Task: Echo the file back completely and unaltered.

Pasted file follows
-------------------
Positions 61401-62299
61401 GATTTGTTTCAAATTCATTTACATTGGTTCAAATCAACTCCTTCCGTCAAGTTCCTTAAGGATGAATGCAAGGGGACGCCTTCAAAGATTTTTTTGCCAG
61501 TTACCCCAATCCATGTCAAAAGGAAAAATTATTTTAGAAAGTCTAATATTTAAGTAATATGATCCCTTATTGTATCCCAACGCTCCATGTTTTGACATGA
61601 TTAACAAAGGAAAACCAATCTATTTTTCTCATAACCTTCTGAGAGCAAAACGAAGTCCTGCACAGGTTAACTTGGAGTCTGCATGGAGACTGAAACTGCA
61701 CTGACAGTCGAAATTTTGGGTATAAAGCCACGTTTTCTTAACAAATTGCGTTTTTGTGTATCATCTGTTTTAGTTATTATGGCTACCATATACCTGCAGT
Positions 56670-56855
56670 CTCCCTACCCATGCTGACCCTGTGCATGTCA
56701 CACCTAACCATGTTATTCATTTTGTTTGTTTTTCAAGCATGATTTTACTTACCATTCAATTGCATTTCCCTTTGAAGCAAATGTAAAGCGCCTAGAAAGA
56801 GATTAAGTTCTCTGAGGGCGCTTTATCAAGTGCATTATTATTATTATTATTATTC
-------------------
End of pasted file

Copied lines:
Positions 61401-62299
61401 GATTTGTTTCAAATTCATTTACATTGGTTCAAATCAACTCCTTCCGTCAAGTTCCTTAAGGATGAATGCAAGGGGACGCCTTCAAAGATTTTTTTGCCAG
61501 TTACCCCAATCCATGTCAAAAGGAAAAATTATTTTAGAAAGTCTAATATTTAAGTAATATGATCCCTTATTGTATCCCAACGCTCCATGTTTTGACATGA
61601 TTAACAAAGGAAAACCAATCTATTTTTCTCATAACCTTCTGAGAGCAAAACGAAGTCCTGCACAGGTTAACTTGGAGTCTGCATGGAGACTGAAACTGCA
61701 CTGACAGTCGAAATTTTGGGTATAAAGCCACGTTTTCTTAACAAATTGCGTTTTTGTGTATCATCTGTTTTAGTTATTATGGCTACCATATACCTGCAGT
Positions 56670-56855
56670 CTCCCTACCCATGCTGACCCTGTGCATGTCA
56701 CACCTAACCATGTTATTCATTTTGTTTGTTTTTCAAGCATGATTTTACTTACCATTCAATTGCATTTCCCTTTGAAGCAAATGTAAAGCGCCTAGAAAGA
56801 GATTAAGTTCTCTGAGGGCGCTTTATCAAGTGCATTATTATTATTATTATTATTC